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Music is all around us. It is a constant in our lives. Although the music that we hear changes over time it is always there. What is “in” today may be “out” tomorrow. We hear it in the car in the way to work, and once we get there it is playing in the background in the office. It is at the stores where we shop, in the elevators we ride, during the commercial breaks of our favorite television programs, at the gym where we exercise, and many more places we go. With the astronomical amount of music that surrounds us in our everyday lives is no wonder that companies use it as a median to advertise their services and products to us. “Advertising is the means by which on party attempts to convince or entice another into purchasing a particular product or service. It differs from the sort of one-on-one sales pitch an individual might encounter at the point of sale in that it addresses a larger, more general audience (Huron).” Advertising is instrumental to the success of businesses. If no one knows that the business exists or they have no idea what products or services are offered, how will they get customers? The key to business is to advertise, to make sure that a company’s products or services are known to the world. People love music. Combining the two is sheer genius.
Music can accomplish many things when integrated with advertisements. In advertising it is used to entertain, as a mnemonic device to trigger memory, and to target a specific demographic. When music is used in advertising for entertainment purposes it makes the advertisement more appealing to its targeted audience. A good advertisement gets and holds the attention of the audience. It is simply used for aesthetic purposes. Creating an attractive advertisement allows it to appeal more to an audience thus engaging the audience’s attention. Music is also used in advertising as a technique to aid in memory. Early advertising embraced this technique. Rhyme and repetition were used to keep a brand or name of a product in mind.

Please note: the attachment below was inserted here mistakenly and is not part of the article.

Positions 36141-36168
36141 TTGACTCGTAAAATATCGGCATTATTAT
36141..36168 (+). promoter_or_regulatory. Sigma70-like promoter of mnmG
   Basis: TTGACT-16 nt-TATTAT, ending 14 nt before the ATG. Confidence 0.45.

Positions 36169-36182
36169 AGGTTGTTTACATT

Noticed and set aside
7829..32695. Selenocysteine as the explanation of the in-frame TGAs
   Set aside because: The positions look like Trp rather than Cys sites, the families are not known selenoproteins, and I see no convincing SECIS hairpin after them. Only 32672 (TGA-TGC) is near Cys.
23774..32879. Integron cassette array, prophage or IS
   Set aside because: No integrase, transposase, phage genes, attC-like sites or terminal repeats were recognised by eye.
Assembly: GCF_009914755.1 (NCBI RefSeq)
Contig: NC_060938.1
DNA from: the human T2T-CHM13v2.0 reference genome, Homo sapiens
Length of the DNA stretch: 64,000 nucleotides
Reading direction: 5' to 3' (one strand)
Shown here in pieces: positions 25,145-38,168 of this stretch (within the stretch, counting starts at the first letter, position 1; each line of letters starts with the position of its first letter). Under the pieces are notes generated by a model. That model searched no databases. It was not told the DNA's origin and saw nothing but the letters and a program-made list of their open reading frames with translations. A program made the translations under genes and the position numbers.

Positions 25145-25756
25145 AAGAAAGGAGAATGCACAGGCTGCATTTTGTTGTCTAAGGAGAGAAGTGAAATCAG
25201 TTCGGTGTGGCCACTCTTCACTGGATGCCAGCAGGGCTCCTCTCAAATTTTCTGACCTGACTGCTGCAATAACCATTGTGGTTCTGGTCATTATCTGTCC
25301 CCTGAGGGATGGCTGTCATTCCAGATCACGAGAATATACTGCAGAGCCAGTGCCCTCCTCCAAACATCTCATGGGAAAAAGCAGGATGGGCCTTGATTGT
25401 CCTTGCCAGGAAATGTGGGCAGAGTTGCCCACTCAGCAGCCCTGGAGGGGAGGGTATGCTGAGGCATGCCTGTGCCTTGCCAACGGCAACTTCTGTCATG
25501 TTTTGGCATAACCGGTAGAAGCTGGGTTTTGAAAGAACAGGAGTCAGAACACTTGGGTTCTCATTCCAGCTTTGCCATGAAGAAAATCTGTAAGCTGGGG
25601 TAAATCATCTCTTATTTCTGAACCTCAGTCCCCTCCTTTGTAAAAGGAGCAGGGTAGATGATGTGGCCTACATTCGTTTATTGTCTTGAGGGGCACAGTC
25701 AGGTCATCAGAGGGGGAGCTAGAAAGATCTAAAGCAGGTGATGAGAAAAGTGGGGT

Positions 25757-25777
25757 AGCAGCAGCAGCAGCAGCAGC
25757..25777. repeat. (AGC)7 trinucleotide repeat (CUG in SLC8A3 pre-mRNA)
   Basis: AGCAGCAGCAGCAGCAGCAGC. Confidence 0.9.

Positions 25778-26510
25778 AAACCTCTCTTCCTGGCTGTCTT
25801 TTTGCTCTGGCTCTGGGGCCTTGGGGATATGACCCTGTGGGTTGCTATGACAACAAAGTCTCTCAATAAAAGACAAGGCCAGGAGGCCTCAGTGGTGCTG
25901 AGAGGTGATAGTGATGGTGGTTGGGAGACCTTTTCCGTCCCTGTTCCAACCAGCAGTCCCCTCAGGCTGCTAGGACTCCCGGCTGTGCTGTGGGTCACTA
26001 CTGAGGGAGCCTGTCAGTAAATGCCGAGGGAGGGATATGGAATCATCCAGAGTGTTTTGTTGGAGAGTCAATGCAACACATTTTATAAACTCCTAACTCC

There are several reasons that consumers purchase certain goods or services. According to an article in The Economic Times one of the major factors in consumer purchasing is the fact that the human brain releases the chemical dopamine in response to the product. Usually sound or fragrance are the stimuli that cause this effect. The reason this happens is that the human mind is complex and ‘”Because consciously or not, we calculate purchases based on how they might bring us social status-and status is linked with reproductive success (Dobhal).”‘